Several years ago, I had a gal who worked at the same company as me tell me her husband was looking for a good hunting dog. I had an older pup that I had already completed obedience work with so he was fairly well mannered. He had lots of retrieving desire and was a happy dog.
One night after they had had the dog for several months, the husband calls. Says the dog "crapped in obedience class" and he had never been so embarrassed. He had to clean it up and it smelled TERRIBLE. Somehow that was my fault? I told him I would take the dog back because it was obvious something else was going on. He wouldn't even bring the dog back to my house…he insisted on delivering the dog to my parking lot at work.
Found out a couple of weeks later from a friend who lived down the street from him that the dog stayed in his run 6 days a week, without any exercise or even cleaning of the run. When they let him out on the weekend to shovel out his run, the dog would run laps of joy. When he didn't come when called, the husband would finally catch him and beat him.
A couple of days after I got him back, friend tells me he comes home with two yellow pups from a "famous" breeding. The pups don't walk normally--get weaker and weaker. Both have to be euthanized because of severe CNM.
My dog recovered nicely with affection, food, a CLEAN environment and lots of exercise. He went home with his new family a few weeks later. Got reports on his wonderful life for many years.
unbelievable-truly unbelievable. I've never had a litter, but we have done a lot of rescue. We always say there is someone ahead of the caller who is interested in the dog, in case we don't like them. My husband can spot a bad adopter a mile away and has no problem telling people they aren't appropriate for the dog no matte how far they've travelled to see the dog. We've had a ton of super nice, committed people and made some really good matches-which makes it all worth it.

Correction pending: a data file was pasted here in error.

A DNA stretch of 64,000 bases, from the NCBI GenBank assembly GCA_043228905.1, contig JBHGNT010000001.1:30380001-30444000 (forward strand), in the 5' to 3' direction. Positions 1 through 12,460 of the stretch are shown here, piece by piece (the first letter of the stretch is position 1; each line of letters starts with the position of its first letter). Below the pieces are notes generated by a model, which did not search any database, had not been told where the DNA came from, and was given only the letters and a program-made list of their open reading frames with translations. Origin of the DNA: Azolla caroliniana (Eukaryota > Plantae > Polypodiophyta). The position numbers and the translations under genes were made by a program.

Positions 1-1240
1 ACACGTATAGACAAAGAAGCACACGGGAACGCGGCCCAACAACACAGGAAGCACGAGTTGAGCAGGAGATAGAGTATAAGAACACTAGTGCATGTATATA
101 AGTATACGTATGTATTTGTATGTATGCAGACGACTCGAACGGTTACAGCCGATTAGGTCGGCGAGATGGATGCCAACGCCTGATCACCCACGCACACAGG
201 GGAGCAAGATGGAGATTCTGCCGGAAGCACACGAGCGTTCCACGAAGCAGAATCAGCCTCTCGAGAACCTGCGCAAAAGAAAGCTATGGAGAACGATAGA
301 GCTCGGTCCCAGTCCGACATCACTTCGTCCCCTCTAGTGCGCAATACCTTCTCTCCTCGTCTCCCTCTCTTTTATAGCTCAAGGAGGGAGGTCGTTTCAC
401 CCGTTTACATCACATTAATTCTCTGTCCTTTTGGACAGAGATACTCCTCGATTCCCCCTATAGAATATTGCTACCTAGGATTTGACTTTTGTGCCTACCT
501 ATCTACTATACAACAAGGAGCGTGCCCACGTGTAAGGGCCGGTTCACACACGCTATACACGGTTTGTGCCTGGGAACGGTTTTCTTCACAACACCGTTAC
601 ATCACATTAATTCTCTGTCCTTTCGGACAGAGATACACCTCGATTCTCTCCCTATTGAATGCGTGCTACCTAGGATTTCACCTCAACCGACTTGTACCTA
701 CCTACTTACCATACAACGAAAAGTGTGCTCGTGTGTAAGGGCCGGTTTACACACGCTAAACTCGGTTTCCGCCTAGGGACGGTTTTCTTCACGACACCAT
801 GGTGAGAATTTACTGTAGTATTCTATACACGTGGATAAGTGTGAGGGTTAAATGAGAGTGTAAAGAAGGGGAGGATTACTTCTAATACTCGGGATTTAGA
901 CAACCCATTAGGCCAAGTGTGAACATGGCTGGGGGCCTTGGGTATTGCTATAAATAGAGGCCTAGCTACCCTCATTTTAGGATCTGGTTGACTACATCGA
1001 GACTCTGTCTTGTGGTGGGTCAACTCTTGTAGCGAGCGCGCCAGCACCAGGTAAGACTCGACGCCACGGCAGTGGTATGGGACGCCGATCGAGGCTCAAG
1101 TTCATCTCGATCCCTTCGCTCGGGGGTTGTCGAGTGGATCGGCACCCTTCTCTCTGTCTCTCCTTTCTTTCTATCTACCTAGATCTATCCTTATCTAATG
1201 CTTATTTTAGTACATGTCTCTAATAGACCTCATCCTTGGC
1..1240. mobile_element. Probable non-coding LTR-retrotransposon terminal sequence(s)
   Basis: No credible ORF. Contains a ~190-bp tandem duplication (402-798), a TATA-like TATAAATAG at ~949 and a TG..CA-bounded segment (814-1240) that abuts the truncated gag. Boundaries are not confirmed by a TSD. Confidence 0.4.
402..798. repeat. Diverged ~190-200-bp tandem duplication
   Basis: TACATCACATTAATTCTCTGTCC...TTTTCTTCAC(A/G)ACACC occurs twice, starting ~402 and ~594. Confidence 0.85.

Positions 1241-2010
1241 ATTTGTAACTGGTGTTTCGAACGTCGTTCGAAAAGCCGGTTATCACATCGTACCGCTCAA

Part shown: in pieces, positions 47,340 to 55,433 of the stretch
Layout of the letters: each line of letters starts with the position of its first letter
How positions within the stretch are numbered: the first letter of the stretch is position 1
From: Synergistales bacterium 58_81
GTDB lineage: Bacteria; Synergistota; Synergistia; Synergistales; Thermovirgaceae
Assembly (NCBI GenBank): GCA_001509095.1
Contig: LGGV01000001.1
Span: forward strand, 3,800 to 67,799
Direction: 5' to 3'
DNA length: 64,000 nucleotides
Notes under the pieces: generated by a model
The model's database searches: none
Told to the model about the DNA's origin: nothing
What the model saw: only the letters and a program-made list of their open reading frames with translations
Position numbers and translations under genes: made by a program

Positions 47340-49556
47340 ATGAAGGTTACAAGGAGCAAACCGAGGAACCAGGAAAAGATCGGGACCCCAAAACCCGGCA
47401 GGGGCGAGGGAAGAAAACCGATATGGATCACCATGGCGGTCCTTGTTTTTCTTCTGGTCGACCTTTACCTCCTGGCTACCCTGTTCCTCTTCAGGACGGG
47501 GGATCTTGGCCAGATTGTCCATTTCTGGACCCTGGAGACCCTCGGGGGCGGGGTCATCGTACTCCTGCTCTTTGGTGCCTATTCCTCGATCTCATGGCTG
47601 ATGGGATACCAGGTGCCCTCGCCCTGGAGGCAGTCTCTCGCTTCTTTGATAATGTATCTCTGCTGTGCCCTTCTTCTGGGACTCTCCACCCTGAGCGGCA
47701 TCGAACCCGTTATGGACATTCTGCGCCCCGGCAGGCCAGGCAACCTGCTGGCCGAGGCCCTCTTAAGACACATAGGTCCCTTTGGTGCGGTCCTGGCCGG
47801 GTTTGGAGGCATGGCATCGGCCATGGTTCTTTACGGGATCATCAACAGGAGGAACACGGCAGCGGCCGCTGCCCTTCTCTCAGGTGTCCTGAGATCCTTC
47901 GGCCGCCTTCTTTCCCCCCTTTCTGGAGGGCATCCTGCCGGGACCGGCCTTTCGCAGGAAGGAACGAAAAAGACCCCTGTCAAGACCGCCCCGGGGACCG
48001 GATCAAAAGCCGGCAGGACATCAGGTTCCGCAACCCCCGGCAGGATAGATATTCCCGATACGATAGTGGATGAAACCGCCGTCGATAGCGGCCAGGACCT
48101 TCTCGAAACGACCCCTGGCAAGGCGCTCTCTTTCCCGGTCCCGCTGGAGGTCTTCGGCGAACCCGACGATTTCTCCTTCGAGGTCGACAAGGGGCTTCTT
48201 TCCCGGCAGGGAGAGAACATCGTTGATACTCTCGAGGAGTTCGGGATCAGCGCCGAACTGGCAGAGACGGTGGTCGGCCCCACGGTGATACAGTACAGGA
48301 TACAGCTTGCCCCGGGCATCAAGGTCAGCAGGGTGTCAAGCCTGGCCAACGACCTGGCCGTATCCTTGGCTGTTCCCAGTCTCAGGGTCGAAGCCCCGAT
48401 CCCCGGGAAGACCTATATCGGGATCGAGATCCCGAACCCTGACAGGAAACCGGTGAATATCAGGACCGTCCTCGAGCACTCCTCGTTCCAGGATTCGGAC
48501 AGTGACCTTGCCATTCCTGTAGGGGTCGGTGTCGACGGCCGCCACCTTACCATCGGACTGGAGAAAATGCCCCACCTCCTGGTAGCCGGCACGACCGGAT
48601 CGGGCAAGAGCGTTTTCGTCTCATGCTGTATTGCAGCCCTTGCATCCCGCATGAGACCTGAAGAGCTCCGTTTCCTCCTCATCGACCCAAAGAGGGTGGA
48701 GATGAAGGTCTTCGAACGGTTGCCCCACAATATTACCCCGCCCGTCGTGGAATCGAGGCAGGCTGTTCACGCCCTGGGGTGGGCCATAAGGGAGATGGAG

You develop radar and can quickly weed out the suspicious ones. I would rather turn away a few potential buyers than make a bad placement. Only takes a couple of bad experiences to heighten your awareness. Just always sad for the dogs when things go wrong. I will take a puppy call, and when the call is over, my husband will ask, "What was wrong with THAT one?" But now he can tell too in a fairly short conversation.
mwk56's comment reminded me;
Dad sold a pup to a guy. Dad offered him some advice as he was leaving but the advice was unnecessary as he knew everything there was to know about his new GSP pup. Remember mom saying she wished dad had not sold him a pup. Anyway, long story short. The pup came back, a piece of crap of a dog at about 14 weeks old. Gun shy, hand shy, would not come out of the kennel box. The guy demanding his money back, which he got.
Fast forward..the pup was very beaten down, gun shy and, as the old owner said, a piece of crap of a dog. Had him around about a year. Got him through all that and he went to work for an older gentleman on a Pheasant Shooting Preserve. The guy brought the dog back 10 years later to visit. The dog had handled over 4000 pheasant retrieves and both were very happy. I do believe that pup remembered dad after all those years. Don
It doesn't stop with the purchase. I've had requests for money back on hips for a dog that was bred twice before the hips were checked, first at 11 months. Of course, I found out about the breedings later.
For another it seems a dog was having seizures and the buyer wanted to know about those problems in my line... in advance of getting their money back. But the dog recovered from the pound of coffee grounds it had eaten, so they didn't want their money back any more. I found out about the coffee later, too.
There was also one attempted buyer that I was seriously afraid of... I was relieved when he took the deposit back and nothing happened to me.
But there are also wonderful stories of pups who went to homes that shared their companionship and love to old age or finished two Nationals, or hunted extensively and cared for grandchildren in the off-season...
Last edited by Keith Stroyan; 12-23-2013 at 10:40 AM.